Arlo|Smart Home Security|Wireless HD Security Cameras|NETGEAR
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Minimize lag by saving to USB drive first

I know I've seen a lot of complaints about lag.  From what I see most of the lag is caused by the camera waiting for the network to be able to upload to the cloud.  The mechanical part of the sensor being tripped and the lens opening is a second or less but if there is any network congestion or hiccup of any kind you camera can't record to the cloud.  

Make it so I can buy a USB drive put it in the back of the base when a camera activates it records directly to the flash drive, once the recording is complete then it uploads to the cloud, but the actual recording is immediate, no waiting for the Internet.  This simple solution would change how fast our cameras record

25 Comments
Novice

--> Potential problem: Internet connection and/or power outage leads to loss of video material showing an event.

Power outage is probably not a primary concern but my internet connection occasionally breaks down for 5 or 10 minutes. This has something to do with my provider. It would be unfortunate if a burglary took place during such a breakdown.

--> Possible solution: Use local storage as video buffer.

I assume the lack of local storage functionality has something to do with netgear's business model. They could however give the system the ability to locally buffer the videos in an encrypted format. While this would not allow the user to view the locally stored videos it would still make the system more resilient. If the internet connection breaks down the videos could be stored locally e.g. on a flash drive connected to the base station's usb port, a lap top or on an old smartphone hidden away somewhere in the house that runs the arlo app. Once the internet connection is restored the encrypted files are uploaded. It is unlikely that a burgler finds the base station within the first 5 or 10 minutes and destroys the buffered video. Using an old smartphone as buffer would also protect against power outages since the cameras use batteries and so does the smartphone. They could send their video material to the smarthphone if the base station and the router do not have power. Of course the smarthphone would have to provide an wireless network that the cameras could detect and use instead of the one the base station and/or the local router provides, the latter two would not be accessible during a power outage. Once power is restored the encrypted videos could be uploaded from the smartphone to the cloud. If the base station and/or cameras are stolen the user could manually upload the encrypted files to netgear and then watch them via his/her cloud-account.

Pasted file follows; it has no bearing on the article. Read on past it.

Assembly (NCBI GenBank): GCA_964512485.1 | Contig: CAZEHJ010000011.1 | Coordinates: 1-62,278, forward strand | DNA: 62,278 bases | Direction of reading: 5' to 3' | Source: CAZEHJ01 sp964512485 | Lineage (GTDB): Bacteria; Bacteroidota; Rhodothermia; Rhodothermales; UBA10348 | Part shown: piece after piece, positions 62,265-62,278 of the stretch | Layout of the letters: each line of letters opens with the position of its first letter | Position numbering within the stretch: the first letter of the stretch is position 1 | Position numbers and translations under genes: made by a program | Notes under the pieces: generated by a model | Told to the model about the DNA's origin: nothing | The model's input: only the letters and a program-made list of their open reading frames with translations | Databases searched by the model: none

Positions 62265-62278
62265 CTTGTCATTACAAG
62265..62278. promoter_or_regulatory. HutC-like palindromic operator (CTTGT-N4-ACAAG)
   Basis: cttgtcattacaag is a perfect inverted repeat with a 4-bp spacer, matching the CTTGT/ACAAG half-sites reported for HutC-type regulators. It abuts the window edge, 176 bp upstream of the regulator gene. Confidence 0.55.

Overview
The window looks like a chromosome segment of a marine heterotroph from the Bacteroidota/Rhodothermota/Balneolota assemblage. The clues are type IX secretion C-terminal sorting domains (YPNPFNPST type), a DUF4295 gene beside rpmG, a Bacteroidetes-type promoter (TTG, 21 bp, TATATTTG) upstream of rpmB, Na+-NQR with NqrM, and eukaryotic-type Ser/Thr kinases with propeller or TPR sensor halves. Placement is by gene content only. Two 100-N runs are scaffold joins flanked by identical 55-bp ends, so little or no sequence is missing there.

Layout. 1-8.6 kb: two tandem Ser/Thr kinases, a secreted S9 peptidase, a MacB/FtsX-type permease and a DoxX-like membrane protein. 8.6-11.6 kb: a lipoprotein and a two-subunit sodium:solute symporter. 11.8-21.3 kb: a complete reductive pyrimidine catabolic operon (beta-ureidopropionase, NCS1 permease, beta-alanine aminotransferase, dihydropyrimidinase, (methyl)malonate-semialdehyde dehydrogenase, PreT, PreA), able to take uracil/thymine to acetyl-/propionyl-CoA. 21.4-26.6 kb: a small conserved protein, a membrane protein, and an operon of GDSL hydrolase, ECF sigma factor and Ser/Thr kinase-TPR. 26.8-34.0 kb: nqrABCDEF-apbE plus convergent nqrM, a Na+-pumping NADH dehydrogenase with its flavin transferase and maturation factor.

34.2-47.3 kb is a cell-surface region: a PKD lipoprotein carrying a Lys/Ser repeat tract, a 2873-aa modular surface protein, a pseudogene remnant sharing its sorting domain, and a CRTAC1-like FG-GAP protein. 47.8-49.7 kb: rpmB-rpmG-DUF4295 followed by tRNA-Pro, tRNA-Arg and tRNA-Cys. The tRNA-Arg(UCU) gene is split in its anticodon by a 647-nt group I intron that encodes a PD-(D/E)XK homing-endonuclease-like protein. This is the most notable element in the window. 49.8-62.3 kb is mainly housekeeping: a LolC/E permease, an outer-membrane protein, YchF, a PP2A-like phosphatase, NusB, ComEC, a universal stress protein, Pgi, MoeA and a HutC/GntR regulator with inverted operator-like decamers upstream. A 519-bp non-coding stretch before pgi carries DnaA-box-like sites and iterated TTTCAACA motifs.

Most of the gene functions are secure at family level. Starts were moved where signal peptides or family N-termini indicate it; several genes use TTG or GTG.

Since the network a smarphone can provide is quite limited regarding range, the cameras could be used as relay-stations (I guess, that's not possible but something to think about when designing the next generation).

Guide
I wish to make the same recommendation of using one of Arlo's base station USB ports as a video buffer, but for a different reason. My internet connection is very stable (I rarely have disconnections), but my upload speed is only about 0.87-0.89 Mbps (i.e. less than the recommended minimum of 1 Mbps). This gives me reasonable quality for 1 camera, but when a second camera is activated while the first is still recording, the video quality suffers quite badly. I would like to buy additional cameras, but my upload speed is a limiting factor. The problem could be solved if a flash drive could be used as a buffer to allow time for good quality video to be uploaded to the cloud even when the internet upload speed is less than optimum. I think this would be a significant issue for many users in Australia, because I believe that the majority of Australian home internet connections currently use ADSL2, which invariably means that the upload speeds are well under the recommended minimum of 1 Mbps.